The Library of Congress and surrounding Washington, D.C. area was evacuated on Thursday (Aug. 19) after police responded to a report about a possible explosive device nearby. According to NBC, a North Carolina man sitting inside a pickup truck outside the Library of Congress told police he had a bomb.
Snipers were dispatched to the area and the Supreme Court, a House office building, the Library of Congress, Republican National Committee offices and some nearby residents were evacuated. Congress is in recess this week, but staffers were seen leaving the area. Capitol Police said officers were “responding to a suspicious vehicle near the Library of Congress” and called the situation an “active bomb threat investigation.”
According to police, the man was seen driving a black pickup truck onto the sidewalk in front of the Library of Congress around 9:15 a.m. local time.
“The driver of the truck told the responding officer on the scene that he had a bomb and what appeared, the officer said, appeared to be a detonator in the man’s hand,” U.S. Capitol Police Chief Tom Manger told reporters. “So, we immediately evacuated the nearby buildings.”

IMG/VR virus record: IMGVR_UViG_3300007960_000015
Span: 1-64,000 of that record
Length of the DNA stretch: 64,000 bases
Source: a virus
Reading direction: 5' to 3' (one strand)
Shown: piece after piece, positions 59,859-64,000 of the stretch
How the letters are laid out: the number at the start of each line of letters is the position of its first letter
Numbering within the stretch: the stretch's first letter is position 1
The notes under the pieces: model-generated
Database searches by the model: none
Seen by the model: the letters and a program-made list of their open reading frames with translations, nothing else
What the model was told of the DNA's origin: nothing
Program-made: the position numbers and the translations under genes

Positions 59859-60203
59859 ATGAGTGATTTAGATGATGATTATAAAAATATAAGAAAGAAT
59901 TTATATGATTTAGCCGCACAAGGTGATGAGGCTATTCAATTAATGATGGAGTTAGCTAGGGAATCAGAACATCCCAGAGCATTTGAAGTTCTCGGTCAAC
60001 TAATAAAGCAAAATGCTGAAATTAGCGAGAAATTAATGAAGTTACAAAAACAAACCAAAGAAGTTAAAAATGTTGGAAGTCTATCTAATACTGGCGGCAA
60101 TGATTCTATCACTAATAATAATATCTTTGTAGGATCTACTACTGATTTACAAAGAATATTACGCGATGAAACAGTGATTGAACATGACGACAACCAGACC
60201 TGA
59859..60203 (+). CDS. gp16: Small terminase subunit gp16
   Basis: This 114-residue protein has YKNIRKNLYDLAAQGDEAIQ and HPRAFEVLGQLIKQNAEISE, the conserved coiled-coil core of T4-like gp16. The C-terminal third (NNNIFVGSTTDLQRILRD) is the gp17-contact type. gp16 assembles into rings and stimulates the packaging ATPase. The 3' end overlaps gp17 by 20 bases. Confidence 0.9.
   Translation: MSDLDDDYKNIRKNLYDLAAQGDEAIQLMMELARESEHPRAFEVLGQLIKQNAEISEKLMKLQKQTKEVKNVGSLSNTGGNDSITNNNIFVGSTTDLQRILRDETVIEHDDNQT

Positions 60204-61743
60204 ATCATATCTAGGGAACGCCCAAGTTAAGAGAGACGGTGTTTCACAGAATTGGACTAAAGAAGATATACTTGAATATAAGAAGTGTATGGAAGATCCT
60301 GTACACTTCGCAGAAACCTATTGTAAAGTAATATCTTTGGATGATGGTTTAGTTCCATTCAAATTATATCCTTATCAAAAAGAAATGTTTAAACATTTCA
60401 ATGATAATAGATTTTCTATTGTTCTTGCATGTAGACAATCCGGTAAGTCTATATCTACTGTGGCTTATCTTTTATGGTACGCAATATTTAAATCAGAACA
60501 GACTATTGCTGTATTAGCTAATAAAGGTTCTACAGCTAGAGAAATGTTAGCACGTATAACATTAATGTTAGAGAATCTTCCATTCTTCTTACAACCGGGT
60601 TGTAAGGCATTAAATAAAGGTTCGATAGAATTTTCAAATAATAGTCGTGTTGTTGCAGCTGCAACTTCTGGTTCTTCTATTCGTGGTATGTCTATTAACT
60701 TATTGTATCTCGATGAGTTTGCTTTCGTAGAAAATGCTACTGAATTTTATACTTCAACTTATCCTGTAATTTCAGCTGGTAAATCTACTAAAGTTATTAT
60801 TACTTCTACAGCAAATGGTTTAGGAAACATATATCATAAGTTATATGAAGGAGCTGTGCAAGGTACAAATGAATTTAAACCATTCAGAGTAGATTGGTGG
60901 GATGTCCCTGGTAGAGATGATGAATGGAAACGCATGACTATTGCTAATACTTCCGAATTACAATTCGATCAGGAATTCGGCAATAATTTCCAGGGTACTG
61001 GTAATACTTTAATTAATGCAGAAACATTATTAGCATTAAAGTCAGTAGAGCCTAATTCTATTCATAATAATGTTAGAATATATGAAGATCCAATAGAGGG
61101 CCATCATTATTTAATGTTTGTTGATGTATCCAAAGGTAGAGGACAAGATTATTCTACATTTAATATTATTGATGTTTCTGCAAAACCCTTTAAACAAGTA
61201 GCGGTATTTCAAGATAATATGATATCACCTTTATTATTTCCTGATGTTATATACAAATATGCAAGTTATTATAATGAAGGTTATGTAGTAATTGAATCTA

According to NBC, the man communicated with police by writing notes on a dry-erase board from inside his car and claimed to have a propane tank inside the cab of the truck. Law enforcement officials also told NBC that man made anti-government statements on a Facebook livestream video, which he filmed while parked outside the Library of Congress.
“My negotiators are hard at work trying to have a peaceful resolution to this incident,” Manger said.
Around 10:30 a.m. EST, the Capitol Police Twitter account said to “continue to avoid the area around the Library of Congress.” Nearby streets were blocked off by barricades, police cars and firetrucks while the Capitol Police; D.C. Metropolitan Police; FBI and the Bureau of Alcohol, Tobacco, Firearms and Explosives responded to the threat.
The White House said it was monitoring the situation and is being briefed by responding law enforcement. Fences around the Capitol grounds were taken down this summer months after Trump supporters stormed the Capitol on Jan. 6.